Standing in for Alliance for Justice President Nan Aron, AFJ Legal Director Seth Rosenthal gave the keynote speech in the Yale Political Union’s debate Tuesday night on the nomination of Judge Samuel Alito LAW ’75 to the Supreme Court.
Rosenthal said Alito’s confirmation, would dramatically shift the Supreme Court’s balance to the right.
“He has a long, consistent history of decision-making that undermines the Constitution and threatens to upset our fragile system of checks and balances,” Rosenthal said.
Rosenthal cited study findings that 91 percent of Alito’s dissents reveal a more conservative stance than that of the other conservative judges on the Court of Appeals. He said AFJ research shows that Alito rules in favor of government intrusion over individual rights 82 percent of the time.
Rosenthal pointed to Alito’s dissent in Doe v. Groody — in which Alito wrote that police officers did not violate the Constitution when they strip-searched a mother and her 10-year-old daughter without a warrant — as an example of the nominee’s suggested apathy toward individual rights.
“Issue by issue, Alito has shown that he is in favor of overreaching government and deference to executive authority,” he said.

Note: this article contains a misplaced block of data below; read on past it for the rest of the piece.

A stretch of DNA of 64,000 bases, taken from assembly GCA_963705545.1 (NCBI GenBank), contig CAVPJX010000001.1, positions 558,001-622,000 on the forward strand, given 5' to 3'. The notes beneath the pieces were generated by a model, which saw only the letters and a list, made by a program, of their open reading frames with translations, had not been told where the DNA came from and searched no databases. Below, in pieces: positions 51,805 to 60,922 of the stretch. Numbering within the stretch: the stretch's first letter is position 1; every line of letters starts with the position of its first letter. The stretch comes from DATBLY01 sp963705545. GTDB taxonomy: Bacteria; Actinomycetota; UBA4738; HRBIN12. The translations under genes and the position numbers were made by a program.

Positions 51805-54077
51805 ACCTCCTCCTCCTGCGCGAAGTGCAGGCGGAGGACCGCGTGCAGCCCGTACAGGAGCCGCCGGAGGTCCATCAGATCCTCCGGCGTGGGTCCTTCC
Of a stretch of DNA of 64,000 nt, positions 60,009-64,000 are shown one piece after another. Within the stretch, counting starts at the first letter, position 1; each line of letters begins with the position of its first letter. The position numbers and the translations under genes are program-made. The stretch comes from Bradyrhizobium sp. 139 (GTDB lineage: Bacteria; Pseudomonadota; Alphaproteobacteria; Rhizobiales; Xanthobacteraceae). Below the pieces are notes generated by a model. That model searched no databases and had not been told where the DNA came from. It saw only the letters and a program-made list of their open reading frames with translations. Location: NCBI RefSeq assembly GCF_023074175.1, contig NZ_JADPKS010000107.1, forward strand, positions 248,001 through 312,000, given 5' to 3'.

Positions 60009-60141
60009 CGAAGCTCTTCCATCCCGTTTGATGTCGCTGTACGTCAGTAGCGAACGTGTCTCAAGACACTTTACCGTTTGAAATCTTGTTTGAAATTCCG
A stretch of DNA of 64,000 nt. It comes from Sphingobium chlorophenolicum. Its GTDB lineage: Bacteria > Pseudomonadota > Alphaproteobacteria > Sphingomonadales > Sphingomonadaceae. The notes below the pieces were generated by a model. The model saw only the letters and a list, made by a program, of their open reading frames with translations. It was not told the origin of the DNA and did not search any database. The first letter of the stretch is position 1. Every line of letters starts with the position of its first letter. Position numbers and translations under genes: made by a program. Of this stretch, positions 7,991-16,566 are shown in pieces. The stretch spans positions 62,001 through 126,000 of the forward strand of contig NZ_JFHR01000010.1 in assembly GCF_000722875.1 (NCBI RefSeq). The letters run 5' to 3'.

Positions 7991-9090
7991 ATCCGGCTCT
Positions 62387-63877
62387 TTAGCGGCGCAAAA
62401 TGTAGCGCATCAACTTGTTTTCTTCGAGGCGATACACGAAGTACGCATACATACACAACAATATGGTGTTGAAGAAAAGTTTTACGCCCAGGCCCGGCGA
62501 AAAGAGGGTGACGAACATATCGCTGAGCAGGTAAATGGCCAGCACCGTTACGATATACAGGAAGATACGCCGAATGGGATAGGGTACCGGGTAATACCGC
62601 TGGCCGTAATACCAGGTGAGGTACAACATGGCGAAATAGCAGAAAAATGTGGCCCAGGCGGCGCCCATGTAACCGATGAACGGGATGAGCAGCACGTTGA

Students had mixed reactions to Rosenthal’s presentation.
“I’m sold,” said Justin Kosslyn ’09, a member of the Independent Party. “He was a cogent and compelling speaker who firmly supported his arguments with facts, figures and quotes.”
But Tory Party chairman Matthew Grant ’07 said he did not think Rosenthal adequately addressed certain issues.
“He made a pretty good speech and proved Alito’s conservatism, but he didn’t necessarily show how conservatism is grounds for rejection,” he said.
Conservative Party Director of Opposition Christopher Day ’07 said he was disappointed by Rosenthal’s presentation of what he called “misleading” data.
“He purposefully left out significant information and manipulated data that would have otherwise destroyed his argument,” Day said.
YPU Vice President Daniel Thies ’07 said planned speaker Aron could not make it to the debate because she was contacted by Democratic Party members at the last minute to discuss strategy for the coming weeks.